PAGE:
Change your mindset:

It’s normal to want to give our kids the world and more. In fact, it’s so normal that wherever I travel on the globe, every parent I have ever encountered feels this way!

The good, honest truth is your kids don’t need a big house, luxury car, fancy vacations, go to a finishing school in Geneva, or to inherit a large estate.

What they need is a strong family foundation and skills to be independent, which is their greatest tool to be successful in the 21st century and the key to their happiness.

The type of connection you have day-to-day with your kids is much more important than what money can buy them. And you can have a strong relationship with your kids no matter where you are in your medical journey.

3. “I Wish My Dr Spouse Had More Free Time To Spend With The Family”

Your perceived problem:

Your DrSpouse purposely chose a specialty with a brutal work schedule. They’re home for dinner maybe a few times a month. They take call in the middle of family events. You covet those doctors with 4-day work weeks or who work 9-5.

Change your mindset:

If you believe that your DrSpouse purposely stay at work because they just feel like it, it will eat you up. Remember this truth: they are happy to go to work, but happier to come home.

In addition, you have more control over the hospital’s schedule than you think.

The answer is in changing your financial situation: reaching early financial independence (FI) aka fast FIRE.

Fast FIRE means that you reach a certain financial point where your cash flow exceeds your expenses. At this point, you no longer have to work for money. You work because you WANT to. Once you have achieved fast FIRE, you can re-negotiate your contract so that it fits the lifestyle you want.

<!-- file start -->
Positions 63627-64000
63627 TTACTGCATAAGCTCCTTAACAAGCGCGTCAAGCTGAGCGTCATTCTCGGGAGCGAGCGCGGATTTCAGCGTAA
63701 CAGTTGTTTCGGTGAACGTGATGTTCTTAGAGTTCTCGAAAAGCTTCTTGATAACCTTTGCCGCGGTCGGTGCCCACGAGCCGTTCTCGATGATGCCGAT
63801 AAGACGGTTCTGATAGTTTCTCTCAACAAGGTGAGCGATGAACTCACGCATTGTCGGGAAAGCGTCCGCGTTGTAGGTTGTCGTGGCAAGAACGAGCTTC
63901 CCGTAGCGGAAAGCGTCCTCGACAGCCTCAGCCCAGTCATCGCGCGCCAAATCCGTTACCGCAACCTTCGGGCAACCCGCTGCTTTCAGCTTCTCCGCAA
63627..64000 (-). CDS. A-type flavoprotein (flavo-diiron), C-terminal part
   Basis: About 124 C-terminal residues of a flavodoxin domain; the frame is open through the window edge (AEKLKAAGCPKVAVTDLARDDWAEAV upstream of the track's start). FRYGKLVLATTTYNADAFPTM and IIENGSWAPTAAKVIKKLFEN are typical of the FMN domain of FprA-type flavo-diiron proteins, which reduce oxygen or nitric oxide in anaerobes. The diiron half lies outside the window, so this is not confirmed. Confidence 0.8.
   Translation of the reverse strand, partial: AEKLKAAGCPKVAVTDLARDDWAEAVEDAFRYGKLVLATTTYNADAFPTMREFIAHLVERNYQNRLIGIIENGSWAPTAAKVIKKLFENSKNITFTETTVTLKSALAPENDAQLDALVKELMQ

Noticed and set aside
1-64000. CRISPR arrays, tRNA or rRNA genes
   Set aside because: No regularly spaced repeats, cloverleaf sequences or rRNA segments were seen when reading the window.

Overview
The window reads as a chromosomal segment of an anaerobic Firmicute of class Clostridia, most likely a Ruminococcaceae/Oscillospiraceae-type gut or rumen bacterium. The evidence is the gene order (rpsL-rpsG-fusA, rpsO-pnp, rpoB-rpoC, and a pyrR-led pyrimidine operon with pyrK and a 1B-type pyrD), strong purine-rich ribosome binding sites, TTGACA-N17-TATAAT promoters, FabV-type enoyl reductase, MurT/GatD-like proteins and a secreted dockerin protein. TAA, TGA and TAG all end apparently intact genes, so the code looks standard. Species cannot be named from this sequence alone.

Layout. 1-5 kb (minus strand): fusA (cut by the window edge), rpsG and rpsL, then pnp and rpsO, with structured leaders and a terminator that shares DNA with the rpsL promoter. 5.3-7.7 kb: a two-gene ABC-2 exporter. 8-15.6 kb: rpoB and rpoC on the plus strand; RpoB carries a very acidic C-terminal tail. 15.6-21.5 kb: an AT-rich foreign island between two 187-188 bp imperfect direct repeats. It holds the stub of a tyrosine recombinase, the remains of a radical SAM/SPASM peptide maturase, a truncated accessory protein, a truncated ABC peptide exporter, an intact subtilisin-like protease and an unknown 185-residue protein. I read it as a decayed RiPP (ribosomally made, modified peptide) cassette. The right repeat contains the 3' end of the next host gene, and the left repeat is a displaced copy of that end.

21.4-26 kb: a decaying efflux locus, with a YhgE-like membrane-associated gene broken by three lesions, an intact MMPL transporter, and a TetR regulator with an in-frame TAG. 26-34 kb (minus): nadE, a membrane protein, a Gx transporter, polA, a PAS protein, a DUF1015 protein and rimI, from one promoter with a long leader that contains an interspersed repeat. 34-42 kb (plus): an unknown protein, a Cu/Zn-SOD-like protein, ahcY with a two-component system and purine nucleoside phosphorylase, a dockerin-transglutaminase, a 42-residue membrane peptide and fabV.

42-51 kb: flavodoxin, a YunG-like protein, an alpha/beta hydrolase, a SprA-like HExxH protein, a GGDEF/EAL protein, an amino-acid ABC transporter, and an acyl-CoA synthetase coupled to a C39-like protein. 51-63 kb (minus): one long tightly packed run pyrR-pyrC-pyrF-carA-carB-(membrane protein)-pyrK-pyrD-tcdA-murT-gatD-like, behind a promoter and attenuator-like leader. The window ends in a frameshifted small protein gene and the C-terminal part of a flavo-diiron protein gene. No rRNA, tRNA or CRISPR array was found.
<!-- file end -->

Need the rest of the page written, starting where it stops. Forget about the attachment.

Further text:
These are some changes that could be made to their work:

  • Working four days a week (or even less)
  • Cutting back on holiday, night, and weekend shifts
  • Eliminating call days
  • Having more vacation days

Think fast FIRE is just a pipe dream if you have a million dollars of student loans and are in a low-paying specialty?

Think again!

Virtually all doctors no matter what specialty are able to reach fast FIRE. Fast FIRE takes commitment to be financially literate, not growing into your attending salary for the first 2-5 years after training is over, and investing often and early. But it IS possible for every medical family.


Take a look at yourself right now. Whether you realize it or not, you are somebody’s Jones’.

You may have:

  • A healthy body free from chronic disease
  • A DrSpouse and kids who are genuinely happy
  • Incredibly supportive parents and siblings

Guess what?!

Research shows that all of these things are what REALLY makes up the majority of a person’s happiness!

That reminds me of a saying:

“If you want to know how rich you are, find out how many things you have that money cannot buy.” – unknown

It’s in being grateful for what you have that you’ll be able to find happiness where you are. If not, you will never be happy no matter what you have.

In Summary

It doesn’t matter if your DrSpouse:

  • Is in a low-income specialty of medicine
  • Started medical school later in life
  • Has to work more hours than most doctors

Your medical journey WILL look different from other people’s medical journeys.

And that’s OK.

Lastly, having gratitude for what you have is the only way you can feel happy no matter what you have.

I’m a hugger. Hugging and supporting you, friend ❤️

To your strong medical family,